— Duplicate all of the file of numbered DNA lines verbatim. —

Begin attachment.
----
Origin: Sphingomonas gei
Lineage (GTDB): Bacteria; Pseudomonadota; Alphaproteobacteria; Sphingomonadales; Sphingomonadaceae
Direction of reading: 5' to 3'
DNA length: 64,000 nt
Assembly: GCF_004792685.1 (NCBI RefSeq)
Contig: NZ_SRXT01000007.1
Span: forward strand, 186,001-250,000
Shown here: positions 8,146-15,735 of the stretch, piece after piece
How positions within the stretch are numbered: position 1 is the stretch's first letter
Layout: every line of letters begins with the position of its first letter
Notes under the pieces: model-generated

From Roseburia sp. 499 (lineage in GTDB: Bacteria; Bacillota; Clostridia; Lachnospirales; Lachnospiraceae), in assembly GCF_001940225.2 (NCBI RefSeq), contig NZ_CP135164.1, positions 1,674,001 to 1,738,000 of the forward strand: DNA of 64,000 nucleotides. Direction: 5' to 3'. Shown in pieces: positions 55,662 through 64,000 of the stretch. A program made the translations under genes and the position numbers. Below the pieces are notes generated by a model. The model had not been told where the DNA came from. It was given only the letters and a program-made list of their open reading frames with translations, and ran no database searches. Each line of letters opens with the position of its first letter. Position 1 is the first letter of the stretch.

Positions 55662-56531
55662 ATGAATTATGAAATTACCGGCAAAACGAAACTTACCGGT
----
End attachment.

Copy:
Origin: Sphingomonas gei
Lineage (GTDB): Bacteria; Pseudomonadota; Alphaproteobacteria; Sphingomonadales; Sphingomonadaceae
Direction of reading: 5' to 3'
DNA length: 64,000 nt
Assembly: GCF_004792685.1 (NCBI RefSeq)
Contig: NZ_SRXT01000007.1
Span: forward strand, 186,001-250,000
Shown here: positions 8,146-15,735 of the stretch, piece after piece
How positions within the stretch are numbered: position 1 is the stretch's first letter
Layout: every line of letters begins with the position of its first letter
Notes under the pieces: model-generated

From Roseburia sp. 499 (lineage in GTDB: Bacteria; Bacillota; Clostridia; Lachnospirales; Lachnospiraceae), in assembly GCF_001940225.2 (NCBI RefSeq), contig NZ_CP135164.1, positions 1,674,001 to 1,738,000 of the forward strand: DNA of 64,000 nucleotides. Direction: 5' to 3'. Shown in pieces: positions 55,662 through 64,000 of the stretch. A program made the translations under genes and the position numbers. Below the pieces are notes generated by a model. The model had not been told where the DNA came from. It was given only the letters and a program-made list of their open reading frames with translations, and ran no database searches. Each line of letters opens with the position of its first letter. Position 1 is the first letter of the stretch.

Positions 55662-56531
55662 ATGAATTATGAAATTACCGGCAAAACGAAACTTACCGGT